The GATU GUI consists of five sections within a main window: 1) a menu bar that provides access to Help texts, Preference settings, etc.; 2) a genome selector with which the user chooses the reference and target genomes; 3) the Annotations area, which shows the annotations of both genomes, BLAST and NEEDLE results, and ORF predictions; 4) the Genome map sub-window, which displays a graphical view of the target genome and/or the reference genome and their associated annotations; 5) and a set of action buttons to access the supporting applications (VGO and BBB), initiate annotation, and finally save the annotation results to GenBank, EMBL or XML files.

The role of the Application Server is to link the GATU client to the database search and sequence alignment applications the program uses; for convenience and enhanced speed, these may be installed on a more powerful machine or on a cluster. The process operates in the following simple manner. The client system sends a request to the Application Server to run a specific program (such as BLAST); the Application Server then runs the program using the client's input and subsequently passes the output of the program back to the client machine, where it is displayed to the user in the GUI. The primary goal of this client-server arrangement is to allow the client to run a wide variety of bioinformatics applications without the need to have those applications installed on the machine where the client resides. This optimizes speed, reduces the RAM required for the client machine, and reduces the problems associated with cross-platform support.

Annotation

To initiate the process of transferring annotations using GATU, the user selects the reference genome (a file in GenBank format) and the target genome to be annotated (a file in FASTA format) and then clicks the Annotate button; the reference and target genomes reside on the local/client machine. The program will then begin the annotation routine. The first step is to use each ORF in the reference genome as a query to search the target genome. GATU runs the following searches: 1) TBLASTN for intron-less genes and mature peptides (i.e. a final peptide or protein product following post-translational cleavage) and 2) BLASTN with the exons of intron-containing genes. The alignments returned by the BLAST searches are used, together with a list of putative ORFs (longer than the specified threshold), to infer potential annotations for the target genome.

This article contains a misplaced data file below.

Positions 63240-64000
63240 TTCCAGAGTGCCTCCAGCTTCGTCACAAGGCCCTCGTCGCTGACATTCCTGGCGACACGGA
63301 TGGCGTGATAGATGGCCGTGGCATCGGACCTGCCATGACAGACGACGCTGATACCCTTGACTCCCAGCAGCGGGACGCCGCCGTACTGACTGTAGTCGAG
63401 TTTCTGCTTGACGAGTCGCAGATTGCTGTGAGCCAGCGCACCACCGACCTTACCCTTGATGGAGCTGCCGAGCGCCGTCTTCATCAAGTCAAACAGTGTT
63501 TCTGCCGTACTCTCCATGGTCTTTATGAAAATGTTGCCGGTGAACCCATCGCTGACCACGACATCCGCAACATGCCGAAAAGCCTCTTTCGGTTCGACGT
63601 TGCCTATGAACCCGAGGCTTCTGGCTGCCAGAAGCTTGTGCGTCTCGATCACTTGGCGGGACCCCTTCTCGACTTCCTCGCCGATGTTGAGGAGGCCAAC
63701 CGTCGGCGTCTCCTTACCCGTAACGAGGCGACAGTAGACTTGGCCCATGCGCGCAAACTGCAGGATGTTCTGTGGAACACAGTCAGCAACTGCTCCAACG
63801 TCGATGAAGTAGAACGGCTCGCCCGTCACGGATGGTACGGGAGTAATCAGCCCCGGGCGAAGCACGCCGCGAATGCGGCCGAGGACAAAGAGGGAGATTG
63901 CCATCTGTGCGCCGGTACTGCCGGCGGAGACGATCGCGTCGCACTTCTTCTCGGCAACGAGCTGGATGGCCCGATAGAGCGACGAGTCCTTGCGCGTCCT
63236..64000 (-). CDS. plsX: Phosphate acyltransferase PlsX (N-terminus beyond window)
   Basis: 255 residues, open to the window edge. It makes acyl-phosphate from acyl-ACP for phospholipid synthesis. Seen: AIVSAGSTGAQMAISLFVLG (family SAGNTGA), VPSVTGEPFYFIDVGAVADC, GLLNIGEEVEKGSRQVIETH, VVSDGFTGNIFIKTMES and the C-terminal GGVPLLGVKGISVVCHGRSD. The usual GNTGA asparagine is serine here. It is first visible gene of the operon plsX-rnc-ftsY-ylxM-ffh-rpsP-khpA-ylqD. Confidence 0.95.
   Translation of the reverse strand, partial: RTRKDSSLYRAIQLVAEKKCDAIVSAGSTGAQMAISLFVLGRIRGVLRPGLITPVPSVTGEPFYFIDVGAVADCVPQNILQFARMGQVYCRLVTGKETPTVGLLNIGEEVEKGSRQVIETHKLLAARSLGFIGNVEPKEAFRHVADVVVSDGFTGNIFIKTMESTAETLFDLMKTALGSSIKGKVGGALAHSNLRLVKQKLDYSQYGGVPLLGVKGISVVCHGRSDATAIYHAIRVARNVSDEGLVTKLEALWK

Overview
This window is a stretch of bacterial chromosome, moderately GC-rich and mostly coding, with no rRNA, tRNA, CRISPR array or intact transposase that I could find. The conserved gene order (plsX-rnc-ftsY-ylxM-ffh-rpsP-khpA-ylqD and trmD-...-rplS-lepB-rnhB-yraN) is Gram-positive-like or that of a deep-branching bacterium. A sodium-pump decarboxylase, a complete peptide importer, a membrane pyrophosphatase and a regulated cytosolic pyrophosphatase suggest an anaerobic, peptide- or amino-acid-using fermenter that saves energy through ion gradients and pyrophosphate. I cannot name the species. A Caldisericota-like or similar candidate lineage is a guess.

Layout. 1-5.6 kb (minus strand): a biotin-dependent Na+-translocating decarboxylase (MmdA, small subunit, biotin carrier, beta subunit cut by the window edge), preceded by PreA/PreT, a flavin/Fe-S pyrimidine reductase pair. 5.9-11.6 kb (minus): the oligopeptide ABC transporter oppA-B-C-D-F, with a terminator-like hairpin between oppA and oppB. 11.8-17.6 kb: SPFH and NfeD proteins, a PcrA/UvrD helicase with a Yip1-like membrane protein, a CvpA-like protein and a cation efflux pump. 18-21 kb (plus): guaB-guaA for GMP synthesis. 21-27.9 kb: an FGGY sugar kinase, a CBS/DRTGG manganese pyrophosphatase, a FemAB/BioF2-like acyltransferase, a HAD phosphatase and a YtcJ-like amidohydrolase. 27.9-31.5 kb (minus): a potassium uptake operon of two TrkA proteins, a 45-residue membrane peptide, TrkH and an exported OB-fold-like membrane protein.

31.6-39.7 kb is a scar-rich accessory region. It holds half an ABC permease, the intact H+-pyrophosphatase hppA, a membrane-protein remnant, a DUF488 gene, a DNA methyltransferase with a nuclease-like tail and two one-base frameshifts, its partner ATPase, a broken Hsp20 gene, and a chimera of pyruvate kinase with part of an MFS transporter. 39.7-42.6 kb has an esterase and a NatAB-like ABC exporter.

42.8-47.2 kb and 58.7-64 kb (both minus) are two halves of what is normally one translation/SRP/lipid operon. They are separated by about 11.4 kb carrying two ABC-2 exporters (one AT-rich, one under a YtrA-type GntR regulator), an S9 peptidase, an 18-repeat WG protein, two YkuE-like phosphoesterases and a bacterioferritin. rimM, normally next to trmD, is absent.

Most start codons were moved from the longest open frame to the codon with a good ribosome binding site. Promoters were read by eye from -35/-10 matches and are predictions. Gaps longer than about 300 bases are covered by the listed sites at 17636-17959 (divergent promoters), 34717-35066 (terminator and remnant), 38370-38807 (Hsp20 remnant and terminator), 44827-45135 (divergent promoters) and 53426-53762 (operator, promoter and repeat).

Of note, is that GATU allows the user to review the BLAST alignments together with the reference genes used in this process; for all the suggested annotations that are displayed in the Annotation window, links are provided to the search and alignment results. The overall annotation algorithm is shown in Figure 1. For each reference gene tested, GATU takes the start and stop positions of the best BLAST match in the target genome; if necessary, it then extends the ends of this exon in both directions in the same reading frame until the nucleotide sequence contains a start or a stop codon. Exons in the reference genome that lack either a start or a stop codon are excluded from this process, along with mature peptides. The region found in this manner is translated into a peptide sequence; NEEDLE then generates a global alignment between this translated sequence and the corresponding protein from the reference genome. If the similarity score for the alignment exceeds the cut-off value for acceptance (which can be changed by selecting Preferences from the menu), the "Accept annotation" box for this gene will be pre-checked to simplify the process for the user.

thumbnailFigure 1. GATU process flow chart.

Since it is possible that the reference genome may have not been fully or correctly annotated, or that the target genome contains ORFs that are not present in the reference genome, GATU also finds all possible target genome ORFs. These are defined simply as any nucleotide sequence starting with ATG and ending with a STOP codon; all those that have not already been matched to a reference genome ORF are displayed as Unassigned-ORFs. The user may enter the minimum required length for these ORFs (default is set to 180 nt) and can also choose not to show Unassigned-ORFs that overlap significantly with regions that contain significant gene matches in the reference genome. BLAST searches of the Unassigned-ORFs against the NCBI database can be run automatically or manually, as required.